Decades have passed since that consequential day in the D.C.-area suburban neighborhood I called home. I’ve since moved to Los Angeles, but not much has changed. Last year, more than 3,700 transition-age youth experienced homelessness across Los Angeles on any given night, a 33% increase from 2022. (In part, L.A. housing officials said the spike can be attributed to a new methodology authorized by the Housing and Urban Development Department. Surveys were conducted in person and also allowed by phone.) According to the Los Angeles Homeless Services Authority, they are disproportionately Black, Latine and more likely to report being LGBTQ+. Safe places for transgender or nonbinary people experiencing homelessness to go are scarce. And much like Tryron Ramsey, a Black youth I met in 2021, they are often unemployed and without a support network. His grandfather, a Jehovah’s Witness, kicked him out for being gay two weeks before Thanksgiving. Ramsey spent several nights outdoors before finding his way to the Los Angeles LGBT Center where he slept in one of 40 emergency shelter beds.

“I want to stop young people from being in these violent situations and dying because of all the stuff they are exposed to on the streets. I don’t know if this will work, but we want to try.” 

– Veronica Lewis, HOPICS director

“So much of what [LGBTQ+ youth] experience is people from their church communities that aren’t there for them,” said Erin Casey, director of programs for My Friend’s Place, a drop-in center in Hollywood that provides services to youth experiencing homelessness. Casey noted that during fiscal year 2023, her colleagues helped 835 people; 45% of those walk-ins identified as LGBTQ+ and 88% were Black, Indigenous and people of color.

“They say, ‘I came out, I was rejected, and now I’m on the streets.’ We hear that all the time,” Casey told me.Transitional-age youth need more “hands on” support since they are new adults going through a crisis and often lack extensive work history or college experience, according to Sage Johnson, an advisory board member at the UC San Francisco Benioff Homelessness and Housing Initiative. At a February webinar, discussing a new report aimed at understanding the experiences of Black unhoused Californians, Johnson said it wasn’t always religious reasons for which LGBTQ+ Black youth were kicked out of their house.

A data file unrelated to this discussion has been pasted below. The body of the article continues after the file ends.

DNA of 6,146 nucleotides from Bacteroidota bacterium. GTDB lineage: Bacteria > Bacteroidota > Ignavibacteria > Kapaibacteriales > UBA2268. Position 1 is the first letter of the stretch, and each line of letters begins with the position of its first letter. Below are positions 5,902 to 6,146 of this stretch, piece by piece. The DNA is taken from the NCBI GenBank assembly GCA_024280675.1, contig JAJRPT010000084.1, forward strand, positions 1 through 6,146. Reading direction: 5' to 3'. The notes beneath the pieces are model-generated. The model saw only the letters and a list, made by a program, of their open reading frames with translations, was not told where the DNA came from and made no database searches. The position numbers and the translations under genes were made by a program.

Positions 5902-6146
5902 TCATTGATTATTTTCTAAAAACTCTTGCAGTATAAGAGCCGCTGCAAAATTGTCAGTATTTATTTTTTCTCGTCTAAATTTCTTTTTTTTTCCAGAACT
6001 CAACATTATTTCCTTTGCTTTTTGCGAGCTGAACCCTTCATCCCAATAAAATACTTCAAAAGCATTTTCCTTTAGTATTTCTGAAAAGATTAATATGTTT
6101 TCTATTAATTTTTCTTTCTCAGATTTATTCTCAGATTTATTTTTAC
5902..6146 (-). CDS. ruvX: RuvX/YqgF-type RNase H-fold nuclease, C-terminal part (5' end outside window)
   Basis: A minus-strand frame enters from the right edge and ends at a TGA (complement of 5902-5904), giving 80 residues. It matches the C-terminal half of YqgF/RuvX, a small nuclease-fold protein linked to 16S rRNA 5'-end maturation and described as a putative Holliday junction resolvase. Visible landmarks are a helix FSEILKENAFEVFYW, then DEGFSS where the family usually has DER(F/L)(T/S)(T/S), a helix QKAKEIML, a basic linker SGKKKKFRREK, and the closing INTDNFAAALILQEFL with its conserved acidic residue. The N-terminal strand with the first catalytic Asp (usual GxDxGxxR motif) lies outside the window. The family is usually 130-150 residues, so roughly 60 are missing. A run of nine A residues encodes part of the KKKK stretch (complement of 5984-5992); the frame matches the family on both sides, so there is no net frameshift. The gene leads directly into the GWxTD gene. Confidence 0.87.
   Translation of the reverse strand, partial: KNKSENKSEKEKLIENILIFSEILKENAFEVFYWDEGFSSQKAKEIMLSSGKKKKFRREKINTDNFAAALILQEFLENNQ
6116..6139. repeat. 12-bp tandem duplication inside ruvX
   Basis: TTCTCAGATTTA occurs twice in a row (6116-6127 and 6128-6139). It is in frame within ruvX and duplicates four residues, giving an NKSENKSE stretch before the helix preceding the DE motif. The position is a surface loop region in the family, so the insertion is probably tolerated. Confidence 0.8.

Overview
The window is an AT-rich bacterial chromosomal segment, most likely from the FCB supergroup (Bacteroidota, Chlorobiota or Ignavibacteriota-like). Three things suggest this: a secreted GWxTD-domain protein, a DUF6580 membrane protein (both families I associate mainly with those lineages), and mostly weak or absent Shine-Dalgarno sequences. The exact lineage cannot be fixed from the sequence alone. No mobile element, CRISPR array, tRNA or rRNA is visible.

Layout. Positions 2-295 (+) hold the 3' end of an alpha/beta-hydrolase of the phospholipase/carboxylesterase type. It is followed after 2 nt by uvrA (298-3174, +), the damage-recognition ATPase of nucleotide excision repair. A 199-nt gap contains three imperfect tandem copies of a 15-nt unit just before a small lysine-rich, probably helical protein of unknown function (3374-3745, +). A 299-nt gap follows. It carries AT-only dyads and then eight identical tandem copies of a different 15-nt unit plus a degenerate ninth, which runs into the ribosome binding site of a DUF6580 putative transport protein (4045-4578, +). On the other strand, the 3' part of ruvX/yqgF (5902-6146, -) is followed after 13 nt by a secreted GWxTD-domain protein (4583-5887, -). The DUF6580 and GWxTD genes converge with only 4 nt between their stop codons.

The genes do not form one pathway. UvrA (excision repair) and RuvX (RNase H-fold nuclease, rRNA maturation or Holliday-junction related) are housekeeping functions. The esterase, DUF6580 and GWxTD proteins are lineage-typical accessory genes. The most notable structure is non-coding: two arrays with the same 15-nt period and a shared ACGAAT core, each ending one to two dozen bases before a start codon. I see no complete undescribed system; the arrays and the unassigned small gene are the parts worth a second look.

A young woman hands a plastic bag of food to a youth in a hoodie.
(Photo courtesy My Friend’s Place)

“Their parents, or whoever they were staying with, was unable to accept who they were so they were asked to leave,” Johnson said during a Q&A at the webinar. “That’s when the necessity of community comes in. When the household fails, it becomes a necessity for someone else in the community to uphold that young person.”

HOPICS Director Veronica Lewis, whose husband is a non-denominational Christian minister, questioned how parents can allow their children to be who they are without conflicting with their beliefs, which results in kids being kicked out of their family homes.

“I want to stop young people from being in these violent situations and dying because of all the stuff they are exposed to on the streets,” Lewis said. “I don’t know if this will work, but we want to try.” 

Finding a way home

Amid stories of isolation and estrangement from family that lead to continued instability, one goal of the HOPICS bridge program is to reunite 25 youth with their families by June. But some youth don’t want to return to their families; Quinones said they want to prove they can make it on their own.

Proving I could make it on my own came with challenges. In 2000, at age 18, I dropped out of university, trading textbooks for the pulsating lights of gay clubs and the ballroom scene. I had several minimum-wage jobs that included stints as a make-up artist, retail worker and selling long-distance phone services. I grieved the loss of friends who died from drug overdoses or AIDS-related illnesses. I faced financial hardships. There were times I stole out of desperation to pay rent, resulting in legal troubles. I spiraled into severe depression. During these years, I experienced romantic love and heartbreak. I had minimal contact with my parents. Sixteen years would pass before I returned to college